Curiosity in Robin's Egg Blue

Curiosity in Robin’s Egg Blue

Curiosity in Green
Curiosity in Green

Curiosity in Green

Curiosity in Green



{How to Make a Accordion Folding Hexayurt}

Start with getting the schematics from camp danger

Next acquire material. Our Yurt started with 1.5″ rigid insulation board.

Mark six of your twelve panels with cut lines on the diagonal. Three one way then three the other so that you keep all logos on the inside of your yurt.

Begin cutting.

Keep it clean! Vacuum all particles as you create them.

Tape your edges nicely.

Cut your door, Tape your hinges, assemble and viola the hexayurt is complete.
Loads of schematics and information is available online, research and build your own 🙂

{The Matador in Nîmes}

During my 2010 Windgate Fellowship I was stranded  on my way to Stage de Forge because of the French grève (strike) and  to my delight I found this lovely brass statue of a matador.

{New & Newish Jewelry}

“Beetle Wing Specimen” July 2012

The back of “Beetle Wing Specimen”

I’m very excited about this new clasp design I’m calling it the “Keyhole & Clip Clasp”

These aragonite earrings are part of a series called “Rough Around the Edges” in which I set raw mineral specimens into sterling silver. December 2011

I’m working on perfecting my technique for taking photos of my jewelry on myself by myself. Any constructive criticism out there for me?

“Brutishly Broken Before Becoming a Bauble” June 2011

{Creating Alès}

This image was taken in Alès, France at a scrap yard. It is the inspiration for the necklace entitled “Ales”.
This is the steel stovepipe, first used as a flame resistant surface now used as a surface to enamel upon.
Cutting the stovepipe.
Fold formed and almost ready to enamel.
Flame red counter enamel prior to firing.
A layer of white has been applied, partially scraped away & fired. Now a second layer of blue is ready to be fired.
The blue layer after firing.
The third and final layer has been applied and awaits firing.
Just after firing the final layer.

The sterling silver setting prior to soldering.

The finished piece, enameled steel set in silver on a graduated sterling silver hand fabricated chain. After firing the enamel I ground some of it off to expose the steel to rust and mimic the depth of the inspiration image. July 2012
My new favorite clasp. I’m calling it the “keyhole & clip, clasp”
The back of Alès. From Marilyn DaSilva I was taught that the back of a piece is just as important as the front, it is an intimate secret for the wearer.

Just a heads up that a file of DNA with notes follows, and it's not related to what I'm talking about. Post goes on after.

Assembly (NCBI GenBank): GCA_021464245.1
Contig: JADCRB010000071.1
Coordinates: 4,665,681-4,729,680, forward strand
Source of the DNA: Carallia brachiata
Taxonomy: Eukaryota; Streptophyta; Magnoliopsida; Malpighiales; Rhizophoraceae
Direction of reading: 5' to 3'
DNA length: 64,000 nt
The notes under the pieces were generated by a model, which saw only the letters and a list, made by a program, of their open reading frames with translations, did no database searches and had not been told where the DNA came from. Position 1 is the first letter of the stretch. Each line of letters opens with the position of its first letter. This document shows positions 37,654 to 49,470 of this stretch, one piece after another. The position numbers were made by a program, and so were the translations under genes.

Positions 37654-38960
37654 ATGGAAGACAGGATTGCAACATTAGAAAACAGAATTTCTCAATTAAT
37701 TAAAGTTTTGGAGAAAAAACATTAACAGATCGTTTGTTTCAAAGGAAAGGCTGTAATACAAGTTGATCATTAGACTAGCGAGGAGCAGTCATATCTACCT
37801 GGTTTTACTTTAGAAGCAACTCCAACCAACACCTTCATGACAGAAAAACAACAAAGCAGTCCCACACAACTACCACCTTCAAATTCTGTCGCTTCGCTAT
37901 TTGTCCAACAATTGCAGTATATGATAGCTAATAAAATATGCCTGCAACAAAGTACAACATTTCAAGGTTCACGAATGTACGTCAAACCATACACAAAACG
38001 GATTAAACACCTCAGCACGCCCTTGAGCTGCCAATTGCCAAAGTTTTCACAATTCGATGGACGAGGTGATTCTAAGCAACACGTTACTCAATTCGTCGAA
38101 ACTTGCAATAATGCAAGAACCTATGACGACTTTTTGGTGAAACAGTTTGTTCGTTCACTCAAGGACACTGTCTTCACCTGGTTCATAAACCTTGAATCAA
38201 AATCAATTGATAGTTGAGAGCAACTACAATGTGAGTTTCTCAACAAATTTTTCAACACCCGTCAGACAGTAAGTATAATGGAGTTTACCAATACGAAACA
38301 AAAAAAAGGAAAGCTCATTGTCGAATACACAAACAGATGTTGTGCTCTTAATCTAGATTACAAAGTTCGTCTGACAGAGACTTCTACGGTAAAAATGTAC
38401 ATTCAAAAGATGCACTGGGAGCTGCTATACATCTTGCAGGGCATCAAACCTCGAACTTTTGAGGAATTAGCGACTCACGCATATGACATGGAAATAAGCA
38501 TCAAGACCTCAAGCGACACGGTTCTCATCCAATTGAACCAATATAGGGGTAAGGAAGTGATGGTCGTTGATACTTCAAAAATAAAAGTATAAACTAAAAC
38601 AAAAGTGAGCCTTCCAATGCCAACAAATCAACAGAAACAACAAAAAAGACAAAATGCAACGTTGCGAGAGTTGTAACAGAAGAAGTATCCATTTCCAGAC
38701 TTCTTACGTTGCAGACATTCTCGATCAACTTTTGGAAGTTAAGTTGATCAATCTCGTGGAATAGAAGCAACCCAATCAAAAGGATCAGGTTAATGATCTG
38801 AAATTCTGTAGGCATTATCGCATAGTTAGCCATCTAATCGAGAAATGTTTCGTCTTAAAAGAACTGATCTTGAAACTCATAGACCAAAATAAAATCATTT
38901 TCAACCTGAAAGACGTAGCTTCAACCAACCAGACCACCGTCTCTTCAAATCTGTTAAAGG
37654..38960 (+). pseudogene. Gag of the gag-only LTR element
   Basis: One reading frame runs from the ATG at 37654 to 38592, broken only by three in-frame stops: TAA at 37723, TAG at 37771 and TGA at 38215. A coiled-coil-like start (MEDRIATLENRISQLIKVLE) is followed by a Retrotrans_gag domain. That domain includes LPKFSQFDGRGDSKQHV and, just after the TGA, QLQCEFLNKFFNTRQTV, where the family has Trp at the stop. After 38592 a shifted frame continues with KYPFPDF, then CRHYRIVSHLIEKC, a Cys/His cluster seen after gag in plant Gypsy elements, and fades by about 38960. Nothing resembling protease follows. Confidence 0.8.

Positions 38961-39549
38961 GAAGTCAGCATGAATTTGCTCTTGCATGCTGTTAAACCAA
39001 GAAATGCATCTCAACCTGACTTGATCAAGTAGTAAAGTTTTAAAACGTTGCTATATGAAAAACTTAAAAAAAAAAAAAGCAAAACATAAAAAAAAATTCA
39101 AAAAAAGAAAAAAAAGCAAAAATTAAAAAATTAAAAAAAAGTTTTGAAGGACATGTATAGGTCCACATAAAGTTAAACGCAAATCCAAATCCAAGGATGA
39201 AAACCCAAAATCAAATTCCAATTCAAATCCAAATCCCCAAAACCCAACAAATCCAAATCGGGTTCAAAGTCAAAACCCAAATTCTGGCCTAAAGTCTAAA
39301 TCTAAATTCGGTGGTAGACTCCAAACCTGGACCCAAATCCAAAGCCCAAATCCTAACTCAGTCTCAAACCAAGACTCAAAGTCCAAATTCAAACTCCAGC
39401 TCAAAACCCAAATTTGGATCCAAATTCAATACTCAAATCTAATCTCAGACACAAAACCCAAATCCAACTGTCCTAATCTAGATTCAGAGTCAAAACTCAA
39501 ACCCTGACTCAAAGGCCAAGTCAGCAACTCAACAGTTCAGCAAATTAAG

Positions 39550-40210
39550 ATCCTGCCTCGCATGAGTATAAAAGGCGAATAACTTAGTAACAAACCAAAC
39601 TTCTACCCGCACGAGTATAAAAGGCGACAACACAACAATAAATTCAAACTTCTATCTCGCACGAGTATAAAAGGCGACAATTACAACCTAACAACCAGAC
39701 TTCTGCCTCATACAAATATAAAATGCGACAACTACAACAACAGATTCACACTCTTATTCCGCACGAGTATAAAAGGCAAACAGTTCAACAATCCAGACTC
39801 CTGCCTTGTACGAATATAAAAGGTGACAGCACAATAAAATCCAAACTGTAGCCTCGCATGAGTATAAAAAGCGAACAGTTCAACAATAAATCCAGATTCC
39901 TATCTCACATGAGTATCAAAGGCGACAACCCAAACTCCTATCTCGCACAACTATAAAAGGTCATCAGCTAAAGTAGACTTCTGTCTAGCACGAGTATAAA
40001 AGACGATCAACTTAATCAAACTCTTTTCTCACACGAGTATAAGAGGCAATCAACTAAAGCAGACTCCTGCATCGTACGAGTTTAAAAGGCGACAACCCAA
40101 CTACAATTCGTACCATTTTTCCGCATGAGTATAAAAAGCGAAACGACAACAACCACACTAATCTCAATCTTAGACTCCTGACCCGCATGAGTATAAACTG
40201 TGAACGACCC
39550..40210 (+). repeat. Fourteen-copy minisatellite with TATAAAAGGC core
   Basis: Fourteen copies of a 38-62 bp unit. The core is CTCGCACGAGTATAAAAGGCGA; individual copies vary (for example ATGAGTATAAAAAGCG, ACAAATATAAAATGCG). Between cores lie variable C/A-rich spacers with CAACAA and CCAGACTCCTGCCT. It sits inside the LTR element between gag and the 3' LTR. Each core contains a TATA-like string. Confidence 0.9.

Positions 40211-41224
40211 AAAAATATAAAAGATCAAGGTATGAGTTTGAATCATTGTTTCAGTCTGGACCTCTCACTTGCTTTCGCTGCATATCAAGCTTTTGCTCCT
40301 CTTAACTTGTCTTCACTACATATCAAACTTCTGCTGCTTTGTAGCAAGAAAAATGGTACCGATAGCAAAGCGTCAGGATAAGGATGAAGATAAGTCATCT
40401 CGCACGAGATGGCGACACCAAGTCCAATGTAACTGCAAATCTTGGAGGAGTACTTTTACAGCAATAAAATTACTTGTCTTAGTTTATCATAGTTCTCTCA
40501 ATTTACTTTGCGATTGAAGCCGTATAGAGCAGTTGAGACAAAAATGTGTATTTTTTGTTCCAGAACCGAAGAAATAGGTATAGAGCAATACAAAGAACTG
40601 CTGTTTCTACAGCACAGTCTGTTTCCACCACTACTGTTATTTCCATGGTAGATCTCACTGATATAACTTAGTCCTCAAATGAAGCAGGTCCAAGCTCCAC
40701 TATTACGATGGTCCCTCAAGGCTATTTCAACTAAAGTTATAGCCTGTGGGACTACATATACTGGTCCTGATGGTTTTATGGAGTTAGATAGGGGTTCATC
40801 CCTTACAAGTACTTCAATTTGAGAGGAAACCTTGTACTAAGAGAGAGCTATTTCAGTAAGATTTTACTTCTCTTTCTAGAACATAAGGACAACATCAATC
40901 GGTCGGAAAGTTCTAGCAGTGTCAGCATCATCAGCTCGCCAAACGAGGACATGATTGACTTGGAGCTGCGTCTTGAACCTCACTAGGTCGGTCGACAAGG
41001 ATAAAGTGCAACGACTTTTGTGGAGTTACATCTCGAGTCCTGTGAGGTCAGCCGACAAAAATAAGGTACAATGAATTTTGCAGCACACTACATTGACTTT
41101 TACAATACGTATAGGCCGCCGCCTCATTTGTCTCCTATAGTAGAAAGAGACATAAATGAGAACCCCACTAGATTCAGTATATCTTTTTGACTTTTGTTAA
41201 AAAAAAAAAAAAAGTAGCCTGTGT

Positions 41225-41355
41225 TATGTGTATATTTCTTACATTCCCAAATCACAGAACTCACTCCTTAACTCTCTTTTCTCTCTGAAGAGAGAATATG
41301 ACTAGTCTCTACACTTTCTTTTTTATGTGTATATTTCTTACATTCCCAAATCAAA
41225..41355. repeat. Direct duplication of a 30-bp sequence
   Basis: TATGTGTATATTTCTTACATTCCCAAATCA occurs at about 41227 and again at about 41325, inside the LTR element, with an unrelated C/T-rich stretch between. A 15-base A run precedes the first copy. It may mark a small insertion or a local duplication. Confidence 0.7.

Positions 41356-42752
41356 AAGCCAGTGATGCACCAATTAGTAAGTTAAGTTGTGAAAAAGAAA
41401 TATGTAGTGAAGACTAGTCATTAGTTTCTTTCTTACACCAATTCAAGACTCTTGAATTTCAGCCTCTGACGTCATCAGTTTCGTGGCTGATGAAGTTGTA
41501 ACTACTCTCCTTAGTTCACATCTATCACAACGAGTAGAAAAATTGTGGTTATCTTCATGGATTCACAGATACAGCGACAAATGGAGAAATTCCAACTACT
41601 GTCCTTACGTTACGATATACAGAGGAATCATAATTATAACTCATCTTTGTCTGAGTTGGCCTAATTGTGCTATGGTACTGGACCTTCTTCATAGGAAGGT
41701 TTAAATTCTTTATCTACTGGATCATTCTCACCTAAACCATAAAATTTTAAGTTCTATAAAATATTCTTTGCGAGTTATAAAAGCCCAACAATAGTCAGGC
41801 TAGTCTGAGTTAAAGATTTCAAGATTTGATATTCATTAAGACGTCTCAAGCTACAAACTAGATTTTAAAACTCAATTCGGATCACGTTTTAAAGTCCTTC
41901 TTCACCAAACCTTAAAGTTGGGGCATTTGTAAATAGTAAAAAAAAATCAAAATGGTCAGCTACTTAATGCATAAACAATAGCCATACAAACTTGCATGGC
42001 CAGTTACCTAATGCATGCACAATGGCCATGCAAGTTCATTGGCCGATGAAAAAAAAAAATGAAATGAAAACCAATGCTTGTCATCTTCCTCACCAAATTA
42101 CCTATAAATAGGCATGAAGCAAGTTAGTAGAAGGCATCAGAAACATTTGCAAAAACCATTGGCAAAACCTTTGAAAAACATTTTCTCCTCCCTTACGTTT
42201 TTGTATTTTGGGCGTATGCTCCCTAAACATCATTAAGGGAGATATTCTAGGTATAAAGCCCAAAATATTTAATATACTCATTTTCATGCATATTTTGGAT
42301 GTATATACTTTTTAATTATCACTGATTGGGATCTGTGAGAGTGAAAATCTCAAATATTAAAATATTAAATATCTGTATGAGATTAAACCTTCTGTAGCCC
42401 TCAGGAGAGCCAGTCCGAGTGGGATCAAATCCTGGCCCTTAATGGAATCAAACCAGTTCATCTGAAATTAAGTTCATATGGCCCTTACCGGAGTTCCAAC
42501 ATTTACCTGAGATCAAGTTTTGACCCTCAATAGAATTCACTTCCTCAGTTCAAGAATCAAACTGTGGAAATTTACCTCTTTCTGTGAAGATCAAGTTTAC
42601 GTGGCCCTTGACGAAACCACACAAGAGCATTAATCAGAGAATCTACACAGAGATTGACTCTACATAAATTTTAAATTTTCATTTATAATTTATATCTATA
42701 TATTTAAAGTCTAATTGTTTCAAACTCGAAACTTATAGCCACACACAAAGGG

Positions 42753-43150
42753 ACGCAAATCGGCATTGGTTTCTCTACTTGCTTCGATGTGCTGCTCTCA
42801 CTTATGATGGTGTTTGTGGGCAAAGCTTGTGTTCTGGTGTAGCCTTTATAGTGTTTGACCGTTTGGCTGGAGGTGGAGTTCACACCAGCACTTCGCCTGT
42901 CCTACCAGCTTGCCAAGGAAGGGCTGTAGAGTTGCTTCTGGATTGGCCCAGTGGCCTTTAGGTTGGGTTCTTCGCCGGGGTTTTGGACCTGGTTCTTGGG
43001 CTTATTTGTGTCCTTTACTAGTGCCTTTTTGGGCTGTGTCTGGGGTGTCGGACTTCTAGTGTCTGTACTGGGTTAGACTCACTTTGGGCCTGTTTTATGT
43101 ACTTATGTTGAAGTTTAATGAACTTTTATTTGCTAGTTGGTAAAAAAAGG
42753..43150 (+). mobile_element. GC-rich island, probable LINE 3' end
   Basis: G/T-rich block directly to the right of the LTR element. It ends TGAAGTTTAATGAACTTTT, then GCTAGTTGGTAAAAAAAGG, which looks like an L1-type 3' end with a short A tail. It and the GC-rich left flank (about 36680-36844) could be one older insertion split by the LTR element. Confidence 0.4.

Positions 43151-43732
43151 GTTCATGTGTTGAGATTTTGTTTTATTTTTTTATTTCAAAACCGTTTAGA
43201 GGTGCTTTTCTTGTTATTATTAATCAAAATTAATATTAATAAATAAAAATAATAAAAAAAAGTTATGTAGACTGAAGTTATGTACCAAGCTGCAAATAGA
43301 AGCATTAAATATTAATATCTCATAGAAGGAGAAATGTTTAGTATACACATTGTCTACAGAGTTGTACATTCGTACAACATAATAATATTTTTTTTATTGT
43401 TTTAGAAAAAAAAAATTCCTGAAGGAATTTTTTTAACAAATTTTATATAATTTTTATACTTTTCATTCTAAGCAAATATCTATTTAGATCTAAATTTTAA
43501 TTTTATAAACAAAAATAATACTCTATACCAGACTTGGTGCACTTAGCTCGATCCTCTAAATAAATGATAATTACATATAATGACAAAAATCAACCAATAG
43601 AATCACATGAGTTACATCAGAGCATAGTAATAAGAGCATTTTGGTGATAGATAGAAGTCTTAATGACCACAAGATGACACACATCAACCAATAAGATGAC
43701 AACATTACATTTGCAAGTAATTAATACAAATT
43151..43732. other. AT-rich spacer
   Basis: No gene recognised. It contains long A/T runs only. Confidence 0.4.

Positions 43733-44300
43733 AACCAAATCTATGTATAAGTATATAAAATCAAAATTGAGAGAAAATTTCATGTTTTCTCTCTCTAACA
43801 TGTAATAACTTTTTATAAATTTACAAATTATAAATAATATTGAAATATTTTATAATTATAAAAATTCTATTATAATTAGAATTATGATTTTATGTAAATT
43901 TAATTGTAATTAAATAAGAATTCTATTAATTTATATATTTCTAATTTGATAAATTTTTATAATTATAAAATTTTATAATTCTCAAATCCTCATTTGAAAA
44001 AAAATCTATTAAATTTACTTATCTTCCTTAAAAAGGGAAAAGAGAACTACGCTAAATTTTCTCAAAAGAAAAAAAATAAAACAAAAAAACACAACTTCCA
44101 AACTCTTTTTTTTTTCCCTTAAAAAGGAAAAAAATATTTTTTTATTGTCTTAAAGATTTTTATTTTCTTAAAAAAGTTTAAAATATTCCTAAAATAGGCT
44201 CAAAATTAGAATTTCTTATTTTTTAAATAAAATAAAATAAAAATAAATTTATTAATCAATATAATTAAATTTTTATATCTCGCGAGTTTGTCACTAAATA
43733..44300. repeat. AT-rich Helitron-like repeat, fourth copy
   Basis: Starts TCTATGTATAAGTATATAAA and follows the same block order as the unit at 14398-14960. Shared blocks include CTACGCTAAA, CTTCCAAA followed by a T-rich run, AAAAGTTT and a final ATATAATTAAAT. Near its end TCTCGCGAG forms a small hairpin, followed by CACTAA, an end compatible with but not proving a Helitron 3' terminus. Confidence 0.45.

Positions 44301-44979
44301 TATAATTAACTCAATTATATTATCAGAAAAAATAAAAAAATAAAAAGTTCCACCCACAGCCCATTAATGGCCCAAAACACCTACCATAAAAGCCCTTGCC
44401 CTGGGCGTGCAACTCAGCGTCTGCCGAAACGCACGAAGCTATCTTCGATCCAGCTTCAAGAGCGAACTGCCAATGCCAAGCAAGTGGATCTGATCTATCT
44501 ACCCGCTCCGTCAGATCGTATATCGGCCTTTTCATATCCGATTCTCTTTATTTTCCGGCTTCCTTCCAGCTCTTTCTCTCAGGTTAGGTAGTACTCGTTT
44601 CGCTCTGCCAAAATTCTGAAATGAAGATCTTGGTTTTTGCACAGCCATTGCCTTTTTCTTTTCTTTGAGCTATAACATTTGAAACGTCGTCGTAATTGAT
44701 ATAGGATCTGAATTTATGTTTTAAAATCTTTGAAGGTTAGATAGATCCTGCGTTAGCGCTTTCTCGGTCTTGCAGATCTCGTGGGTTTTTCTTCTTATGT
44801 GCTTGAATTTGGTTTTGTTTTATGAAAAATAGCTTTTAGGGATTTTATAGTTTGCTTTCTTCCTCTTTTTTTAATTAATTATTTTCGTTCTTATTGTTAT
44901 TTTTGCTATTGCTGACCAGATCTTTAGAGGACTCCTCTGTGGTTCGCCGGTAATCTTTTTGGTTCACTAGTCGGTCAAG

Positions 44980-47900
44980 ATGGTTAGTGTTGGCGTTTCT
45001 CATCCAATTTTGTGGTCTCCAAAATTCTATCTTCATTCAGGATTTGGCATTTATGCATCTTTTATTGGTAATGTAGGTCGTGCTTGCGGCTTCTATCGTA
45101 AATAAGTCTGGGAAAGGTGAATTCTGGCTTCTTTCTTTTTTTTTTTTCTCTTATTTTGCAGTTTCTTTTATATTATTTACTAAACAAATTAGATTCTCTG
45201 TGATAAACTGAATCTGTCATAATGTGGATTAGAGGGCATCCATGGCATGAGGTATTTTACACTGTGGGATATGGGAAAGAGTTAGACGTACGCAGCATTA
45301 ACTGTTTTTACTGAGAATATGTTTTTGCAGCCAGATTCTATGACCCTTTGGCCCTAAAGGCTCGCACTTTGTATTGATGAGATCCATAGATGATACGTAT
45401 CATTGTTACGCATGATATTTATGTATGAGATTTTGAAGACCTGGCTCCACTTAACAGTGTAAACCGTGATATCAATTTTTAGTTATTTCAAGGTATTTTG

{Upgrading the Soldering Station}

A snapshot of my soldering station before upgrading. Here I had used the steel from an old stovepipe to create a flame resistant surface on which I placed a solderite board base, firebrick columns & a solderite board top to create a raised soldering station.

In my new set up, I replaced the stovepipe with 24 gauge aluminum that covers the entire 2′ x 4′ plywood surface and a piece of 1/2″ aluminum to create a heat sink directly under the kiln. I sourced these materials locally from Bataeff Salvage.

Hooray, the kiln is ready to fire up. Thank you Tom Pankey for hooking me up with this lovely used kiln.

I pieced together an enameling fork using carbon steel and a dowel. 

I made some firing racks with this scrap steel mesh.

I cut the mesh into a rectangle with snips, then began folding the edges over with pliers and hammered them down to make clean edges. Next, I bent legs into the rack about a 1/2″ from each finished edge.


Viola! One mesh firing rack made to fit perfectly inside my kiln and one wee rack for torch firing.

{Craft Forms 2011}

Announcing my acceptance into the 2011 Craft Forms Show at Wayne Art Center with the piece “Brutishly Broken Before Becoming a Bauble.” The opening will be December 2nd 2011 at 6:00 pm 

{Arrowmont Experience}

Joanna Gollberg applies flux prior to demonstrating soldering

Joanna Gollberg Demonstrating soldering

Warren Carpenter modeling my fuzzy wuzzy ring

The whole fabulous class 🙂

Dustin Farnsworth, another 2010 Windgate Fellow, that I had the pleasure of meeting during my time at Arrowmont

{JR, Wheat Paste & Favelas}

JR’s work is poignant using images to help people see each other and to address social concerns. The piece of his that I am most impressed with involves people in Israel and Palestine. He took pictures of Israelis and Palestinians doing the same jobs then pasted gigantic portraits of them side by side on both sides of the wall. Can you tell who the Palestinian is and who the Israeli is? That is the point, you cannot.


To read more about JR go to ted.com

{Judith G. Klausner}

Oreo art, amazing! I love to see a common material utilized in a way I’ve never seen or even thought about. I found Judith G. Klausner’s art at juxtapose.com

Judith G. Klausner

Judith G. Klausner